Sports have been eliminated from our day-to-day lives. A scenario that seemed inconceivable just a few weeks ago is a currently the “new normal.” Today, tomorrow, and for the foreseeable future, there are no sporting events.
Our country has never encountered a sports stoppage of this magnitude – not even close. During World War II, the winter and summer Olympics, the Masters, and Indianapolis 500 were cancelled. Major League Baseball postponed all of its games for six days following the September 11 attacks and was followed by the National Football League, NASCAR, the PGA Tour, and several other professional organizations.
But this is far different. It’s unparalleled because collegiate, scholastic, and youth level sports have also come to a standstill. There are no high school games, Little League tryouts, or travel team practices. The fields, courts, swimming pools, tracks, and gymnasiums are empty.
For every coach, mom, or dad who has consoled an athlete in despair and said, “Hey, it’s going to be okay. It’s not life or death,” they have been validated. While sports play an important role in people’s lives, it’s only a role. When push comes to shove, health, safety, family, friends, employment, and education are the essentials that matter most.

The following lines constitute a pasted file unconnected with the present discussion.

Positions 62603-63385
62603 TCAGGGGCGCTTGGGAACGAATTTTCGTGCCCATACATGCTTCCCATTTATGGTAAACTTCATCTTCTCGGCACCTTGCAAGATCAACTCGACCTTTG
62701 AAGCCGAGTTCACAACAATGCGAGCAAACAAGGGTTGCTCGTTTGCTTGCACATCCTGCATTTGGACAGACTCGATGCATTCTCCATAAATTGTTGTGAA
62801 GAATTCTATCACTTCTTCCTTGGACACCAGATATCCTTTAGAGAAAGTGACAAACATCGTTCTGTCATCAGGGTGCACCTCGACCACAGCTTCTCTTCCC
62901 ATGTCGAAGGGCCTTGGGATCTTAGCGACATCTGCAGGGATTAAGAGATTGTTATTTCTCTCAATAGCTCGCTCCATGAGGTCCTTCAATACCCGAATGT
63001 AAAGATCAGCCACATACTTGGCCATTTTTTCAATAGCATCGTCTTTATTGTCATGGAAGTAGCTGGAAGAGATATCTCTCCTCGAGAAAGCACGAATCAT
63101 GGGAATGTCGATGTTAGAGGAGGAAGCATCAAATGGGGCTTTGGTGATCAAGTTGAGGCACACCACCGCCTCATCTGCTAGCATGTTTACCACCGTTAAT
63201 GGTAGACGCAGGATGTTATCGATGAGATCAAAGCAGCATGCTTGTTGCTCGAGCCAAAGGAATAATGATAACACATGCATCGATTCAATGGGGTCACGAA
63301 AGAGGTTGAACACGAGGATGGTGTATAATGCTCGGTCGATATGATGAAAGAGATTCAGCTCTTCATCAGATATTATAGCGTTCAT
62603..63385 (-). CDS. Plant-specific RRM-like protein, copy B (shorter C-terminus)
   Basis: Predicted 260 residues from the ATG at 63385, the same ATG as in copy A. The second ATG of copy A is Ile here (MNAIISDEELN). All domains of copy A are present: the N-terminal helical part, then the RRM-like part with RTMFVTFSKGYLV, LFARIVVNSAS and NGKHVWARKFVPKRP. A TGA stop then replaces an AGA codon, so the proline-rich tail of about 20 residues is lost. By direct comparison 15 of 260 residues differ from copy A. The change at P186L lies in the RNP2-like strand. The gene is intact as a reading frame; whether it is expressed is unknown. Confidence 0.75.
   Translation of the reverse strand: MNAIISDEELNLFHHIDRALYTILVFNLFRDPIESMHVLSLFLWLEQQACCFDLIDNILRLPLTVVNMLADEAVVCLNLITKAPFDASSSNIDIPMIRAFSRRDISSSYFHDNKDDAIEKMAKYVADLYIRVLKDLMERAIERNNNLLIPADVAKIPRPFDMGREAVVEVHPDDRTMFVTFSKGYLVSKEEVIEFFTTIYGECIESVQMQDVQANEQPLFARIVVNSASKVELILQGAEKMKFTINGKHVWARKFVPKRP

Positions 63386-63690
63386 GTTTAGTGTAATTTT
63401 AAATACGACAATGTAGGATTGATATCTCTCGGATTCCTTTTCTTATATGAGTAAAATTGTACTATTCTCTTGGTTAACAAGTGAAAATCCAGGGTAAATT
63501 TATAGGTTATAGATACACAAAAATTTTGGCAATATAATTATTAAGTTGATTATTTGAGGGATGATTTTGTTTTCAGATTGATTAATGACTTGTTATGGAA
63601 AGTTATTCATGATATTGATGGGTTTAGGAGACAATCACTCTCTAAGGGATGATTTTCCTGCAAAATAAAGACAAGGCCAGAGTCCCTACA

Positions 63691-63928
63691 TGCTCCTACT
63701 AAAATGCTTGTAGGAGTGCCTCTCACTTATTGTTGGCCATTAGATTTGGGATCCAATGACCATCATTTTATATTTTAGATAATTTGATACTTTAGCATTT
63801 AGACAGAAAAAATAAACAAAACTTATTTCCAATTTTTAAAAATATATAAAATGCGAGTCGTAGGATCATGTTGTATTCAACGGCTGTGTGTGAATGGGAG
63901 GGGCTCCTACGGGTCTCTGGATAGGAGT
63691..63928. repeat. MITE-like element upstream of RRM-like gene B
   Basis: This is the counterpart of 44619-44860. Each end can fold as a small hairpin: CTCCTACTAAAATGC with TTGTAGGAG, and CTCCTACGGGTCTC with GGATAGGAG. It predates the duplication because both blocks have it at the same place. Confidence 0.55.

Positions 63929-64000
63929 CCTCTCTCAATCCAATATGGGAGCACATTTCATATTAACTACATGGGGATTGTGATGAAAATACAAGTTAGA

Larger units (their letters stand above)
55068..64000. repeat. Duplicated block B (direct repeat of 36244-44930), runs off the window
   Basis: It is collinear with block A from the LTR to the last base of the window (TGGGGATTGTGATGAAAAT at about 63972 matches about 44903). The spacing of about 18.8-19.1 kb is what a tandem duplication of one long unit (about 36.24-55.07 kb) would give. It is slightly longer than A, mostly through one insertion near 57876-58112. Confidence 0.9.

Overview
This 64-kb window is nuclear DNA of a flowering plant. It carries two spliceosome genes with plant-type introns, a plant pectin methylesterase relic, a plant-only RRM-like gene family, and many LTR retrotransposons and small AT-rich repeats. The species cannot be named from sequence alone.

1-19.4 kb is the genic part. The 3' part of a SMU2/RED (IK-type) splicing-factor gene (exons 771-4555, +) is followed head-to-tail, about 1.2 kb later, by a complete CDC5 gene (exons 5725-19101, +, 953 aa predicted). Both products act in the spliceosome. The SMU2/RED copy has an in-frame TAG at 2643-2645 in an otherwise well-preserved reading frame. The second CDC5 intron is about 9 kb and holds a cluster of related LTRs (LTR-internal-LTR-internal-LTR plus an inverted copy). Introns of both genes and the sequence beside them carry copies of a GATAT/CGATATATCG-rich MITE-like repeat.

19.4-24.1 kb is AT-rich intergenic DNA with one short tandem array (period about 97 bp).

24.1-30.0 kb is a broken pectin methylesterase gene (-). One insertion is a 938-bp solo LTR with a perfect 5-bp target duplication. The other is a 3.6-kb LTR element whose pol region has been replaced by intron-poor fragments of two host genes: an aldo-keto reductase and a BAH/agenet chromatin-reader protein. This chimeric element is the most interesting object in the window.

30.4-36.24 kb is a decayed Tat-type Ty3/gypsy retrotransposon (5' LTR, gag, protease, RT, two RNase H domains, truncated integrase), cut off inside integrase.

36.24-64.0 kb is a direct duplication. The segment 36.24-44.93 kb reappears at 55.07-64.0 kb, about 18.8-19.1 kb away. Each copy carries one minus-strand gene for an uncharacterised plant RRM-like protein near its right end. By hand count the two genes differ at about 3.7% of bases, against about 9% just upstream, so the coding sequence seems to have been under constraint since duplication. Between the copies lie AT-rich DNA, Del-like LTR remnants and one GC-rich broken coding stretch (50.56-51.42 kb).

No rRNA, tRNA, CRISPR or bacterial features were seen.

But man, do we miss sports.
Why do we miss sports? Why is there a noticeable void? On surface, it’s a distraction. It’s something to do, somewhere to go, someone to watch, something to talk about. But it’s much more than that.
Sports provide excitement, suspense, elation, and anguish. They make us feel alive. From 9 to 5, Monday through Friday, we don’t clap, we don’t pump our fists, nor do we bury our heads in our hands. Those are the types of reactions reserved for athletic events. The adrenaline rush, the passion, and competitive juices are feelings difficult to replicate while in school clothes or business suits.
Sports will return and when they do, the hope is that there will be a realigned sense of appreciation and enjoyment. Many would agree that there are peripheral components that have spun out of control – athlete branding, overzealous parents, Instagram followers, 24/7 talk shows, “elite” travel program expenses, and sports betting. If there is a positive takeaway from this mandatory pause, perhaps it’s that we’re able to hit “reset” and regain perspective on why sports are so enriching.
I know I can’t wait to see my daughter out on the field again, much like every other parent wants to see their kid(s) play. She doesn’t need to score, stroke a double, or win. I just want to see her run out on the field with a big smile on her face.
It’s not life or death, but it’s a great part of living.
P.S. – To all the high school senior athletes, I’d trade my daughter’s spring and summer seasons in exchange for you getting one more day in uniform. Our fingers remained crossed for all of you.